The majority of the requirements are the same for ‘bricks and mortar’ pharmacies and DSPs; however, there are a few different requirements and suggested evidence that should be collated. For example, DSPs must have a website for patients and the public accessing their services to use, which must have an interactive page that is clearly promoted when they first access the website. This page must provide access to a reasonable range of up-to-date materials that promote healthy lifestyles, by addressing a reasonable range of health issues. Further information can be found in the NHS England regulations guidance.

Read more about the HLP Terms of Service

FAQs

Q. Is a DSP eligible for the Pharmacy Access Scheme?
No. DSPs (e.g. internet pharmacies) are not included in the scheme; this is because the scheme is intended to protect physical access to bricks and mortar pharmacies.

Q. Can a DSP provide an Advanced service?
A DSP may provide an Advanced service such as the Flu Vaccination Service on the pharmacy premises, as long as any Essential service is not provided to persons present at the premises.

For example, if the patient presents an NHS prescription to be dispensed – this is an Essential service. Therefore, the pharmacy is unable to provide this service at the premises.

Q. Can a DSP provide locally commissioned services?
Technically, yes. The Regulations prohibit DSPs from offering to provide Essential services to persons face to face at (which includes in the vicinity of) the pharmacy premises. Therefore, this would not apply to services commissioned locally.

Q. The local authority has decided not to commission my DSP to provide the locally commissioned smoking cessation service. Can I challenge this decision?
The decision of whether to commission or not is one for the local authority. If a pharmacy contractor wished to challenge a decision, then they should be encouraged to seek independent legal advice as procurement law is a complex specialist field outside of the remit of PSNC.

Q. Does the European Regulation to inform customers about the existence of an online dispute resolution platform if they have a problem with their online purchase apply to me?
In February 2016, new European Regulations came into effect requiring traders engaged in online sales or services contracts to inform consumers about the existence of the online dispute resolution platform and the possibility of using that platform to resolve disputes.

No. These Regulations do not currently apply to “health care services” which are health services provided by health professionals to patients to assess, maintain or restore their state of health, including the prescription, dispensation and provision of medicinal products and medical devices (see Part (a) of Article 3 of Directive 2011/24/EU).  A “Health professional” includes a pharmacist.

Q. The regulations state that DSPs are to provide Essential services ‘without face to face contact’ between the contractor or their staff and the patient. Can a DSP use a delivery driver to collect prescriptions and deliver medicine to patients?
The prohibition on face-to-face contact has been in place since 2005 and continues under the new regulations. The prohibition on face-to-face contact only covers the provision of Essential NHS pharmaceutical services, at the pharmacy premises. This means that a delivery driver employed by the contractor could (a) collect a prescription from the GP practice; and (b) deliver the dispensed items to the patient at their home.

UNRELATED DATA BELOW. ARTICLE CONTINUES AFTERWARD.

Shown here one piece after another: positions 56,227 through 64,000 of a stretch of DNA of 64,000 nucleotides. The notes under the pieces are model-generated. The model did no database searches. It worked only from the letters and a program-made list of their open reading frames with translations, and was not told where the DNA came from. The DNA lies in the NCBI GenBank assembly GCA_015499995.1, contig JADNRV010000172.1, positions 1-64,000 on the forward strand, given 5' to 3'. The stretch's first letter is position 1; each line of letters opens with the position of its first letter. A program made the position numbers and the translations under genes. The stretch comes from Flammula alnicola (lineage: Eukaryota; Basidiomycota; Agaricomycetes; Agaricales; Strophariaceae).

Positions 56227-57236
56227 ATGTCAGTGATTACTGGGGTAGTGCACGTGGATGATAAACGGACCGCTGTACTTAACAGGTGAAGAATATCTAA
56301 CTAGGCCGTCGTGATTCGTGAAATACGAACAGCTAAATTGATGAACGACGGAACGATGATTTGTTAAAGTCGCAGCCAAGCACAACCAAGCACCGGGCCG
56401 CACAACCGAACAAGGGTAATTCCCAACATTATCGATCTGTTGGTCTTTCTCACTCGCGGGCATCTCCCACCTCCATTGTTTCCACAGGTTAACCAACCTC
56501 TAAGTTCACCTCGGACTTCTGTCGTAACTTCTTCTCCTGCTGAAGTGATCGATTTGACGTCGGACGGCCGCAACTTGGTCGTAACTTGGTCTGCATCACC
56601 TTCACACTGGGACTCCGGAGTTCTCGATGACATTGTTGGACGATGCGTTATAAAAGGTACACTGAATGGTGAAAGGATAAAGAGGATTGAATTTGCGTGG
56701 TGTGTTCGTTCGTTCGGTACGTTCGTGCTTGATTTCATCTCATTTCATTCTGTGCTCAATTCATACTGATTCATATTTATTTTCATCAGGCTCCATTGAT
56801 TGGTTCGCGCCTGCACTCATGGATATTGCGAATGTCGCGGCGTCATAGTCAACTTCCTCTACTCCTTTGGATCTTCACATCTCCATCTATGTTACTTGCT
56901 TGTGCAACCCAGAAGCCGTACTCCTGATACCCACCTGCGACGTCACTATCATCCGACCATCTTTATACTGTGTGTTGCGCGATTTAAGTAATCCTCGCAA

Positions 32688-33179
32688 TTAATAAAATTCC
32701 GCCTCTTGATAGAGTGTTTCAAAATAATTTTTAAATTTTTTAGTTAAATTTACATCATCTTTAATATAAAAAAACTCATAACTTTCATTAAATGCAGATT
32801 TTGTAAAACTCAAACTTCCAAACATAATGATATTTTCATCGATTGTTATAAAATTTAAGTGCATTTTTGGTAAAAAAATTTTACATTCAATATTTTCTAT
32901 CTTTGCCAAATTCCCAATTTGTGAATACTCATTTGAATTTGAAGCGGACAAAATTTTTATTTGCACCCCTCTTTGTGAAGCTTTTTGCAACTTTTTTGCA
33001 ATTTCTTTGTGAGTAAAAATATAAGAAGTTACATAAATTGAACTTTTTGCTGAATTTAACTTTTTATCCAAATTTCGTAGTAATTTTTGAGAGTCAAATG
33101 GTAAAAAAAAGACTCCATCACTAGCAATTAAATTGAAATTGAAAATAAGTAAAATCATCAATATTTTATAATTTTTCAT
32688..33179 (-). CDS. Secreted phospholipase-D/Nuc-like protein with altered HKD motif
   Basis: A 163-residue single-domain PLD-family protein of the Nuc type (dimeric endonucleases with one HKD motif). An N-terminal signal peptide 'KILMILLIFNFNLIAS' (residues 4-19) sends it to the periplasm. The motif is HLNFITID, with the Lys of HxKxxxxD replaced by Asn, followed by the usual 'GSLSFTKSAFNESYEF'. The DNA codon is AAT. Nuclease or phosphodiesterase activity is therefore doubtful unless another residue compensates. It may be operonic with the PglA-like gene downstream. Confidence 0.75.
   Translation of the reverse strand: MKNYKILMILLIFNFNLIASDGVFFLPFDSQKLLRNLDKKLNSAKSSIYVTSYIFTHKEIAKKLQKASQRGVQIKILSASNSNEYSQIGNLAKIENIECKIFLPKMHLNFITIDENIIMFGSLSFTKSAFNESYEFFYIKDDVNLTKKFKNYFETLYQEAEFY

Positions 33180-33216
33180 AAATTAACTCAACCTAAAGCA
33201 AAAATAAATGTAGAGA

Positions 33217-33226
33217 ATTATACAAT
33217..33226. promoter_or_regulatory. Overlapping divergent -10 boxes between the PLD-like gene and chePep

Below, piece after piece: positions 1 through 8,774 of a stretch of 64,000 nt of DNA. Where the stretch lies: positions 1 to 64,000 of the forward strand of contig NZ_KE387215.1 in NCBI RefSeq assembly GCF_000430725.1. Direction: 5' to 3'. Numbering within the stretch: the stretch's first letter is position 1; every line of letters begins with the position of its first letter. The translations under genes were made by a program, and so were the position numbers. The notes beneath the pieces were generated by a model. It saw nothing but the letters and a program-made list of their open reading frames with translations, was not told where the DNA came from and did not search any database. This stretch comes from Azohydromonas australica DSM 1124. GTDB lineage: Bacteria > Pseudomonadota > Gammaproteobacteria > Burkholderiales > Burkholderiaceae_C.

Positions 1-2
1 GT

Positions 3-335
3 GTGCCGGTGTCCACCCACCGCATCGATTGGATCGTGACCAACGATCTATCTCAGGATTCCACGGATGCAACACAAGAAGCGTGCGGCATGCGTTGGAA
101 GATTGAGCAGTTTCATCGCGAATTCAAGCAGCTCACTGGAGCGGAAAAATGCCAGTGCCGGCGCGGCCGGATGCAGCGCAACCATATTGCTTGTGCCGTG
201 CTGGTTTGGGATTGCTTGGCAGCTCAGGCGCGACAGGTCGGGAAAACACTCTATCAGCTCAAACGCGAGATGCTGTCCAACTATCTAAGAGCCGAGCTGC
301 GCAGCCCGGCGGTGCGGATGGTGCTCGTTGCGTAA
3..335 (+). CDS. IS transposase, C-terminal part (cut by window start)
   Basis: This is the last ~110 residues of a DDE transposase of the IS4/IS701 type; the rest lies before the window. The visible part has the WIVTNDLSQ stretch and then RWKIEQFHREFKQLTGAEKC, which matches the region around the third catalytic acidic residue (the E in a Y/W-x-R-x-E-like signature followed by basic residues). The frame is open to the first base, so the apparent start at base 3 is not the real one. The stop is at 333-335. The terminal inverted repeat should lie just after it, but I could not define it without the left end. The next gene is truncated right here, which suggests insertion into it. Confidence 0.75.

Q. Can a DSP charge for delivery of prescriptions?
Under the National Health Service 2006 (Part 1 1(3)), all NHS services must be provided free of charge except where a charge has been expressly mandated by legislation. As no legislation has been passed that would allow this, it would be against the Act to request payment for the delivery of a prescription. Bricks and mortar pharmacies are able to charge for delivery as part of a private service (except where the item is a Part IXA specified appliance).

Q. Do I need to display the EU common logo in my DSP?
No. From 1st January 2021, anyone (including traditional “bricks and mortar” pharmacies with an online presence) who sells human medicines online in Great Britain is no longer required to display the EU common logo (also known as the Distance Selling Logo) on every page of their website offering to sell human medicines. For Great Britain the Medicines and Healthcare products Regulatory Agency (MHRA) will be considering an alternative to the use of the Distance Selling Logo in the future. The MHRA is no longer processing new applications for the Distance Selling Logo in Great Britain. The MHRA will continue to disrupt illegitimate online retailers through enforcement activity.

Q. What is the GPhC voluntary internet logo scheme?
The General Pharmaceutical Council (GPhC) operates a voluntary internet pharmacy logo scheme to provide reassurance to patients and the public that they are purchasing medicines online from registered pharmacies who have to meet GPhC standards. If you would like to apply to use the GPhC voluntary internet pharmacy logo, more information is available on the GPhC website .

Related resources

PSNC Briefing 023/15: Providing pharmacy services at a distance (April 2015)
The General Pharmaceutical Council has issued guidance for registered pharmacies providing pharmacy services at a distance. This will apply to most community pharmacies, both distance selling and bricks and mortar, as many now provide collection and delivery of prescriptions as part of their dispensing process. This briefing summarises some of the key aspects of the guidance and how contractors can ensure they are following them.

 

For more information on this topic please email info@psnc.org.uk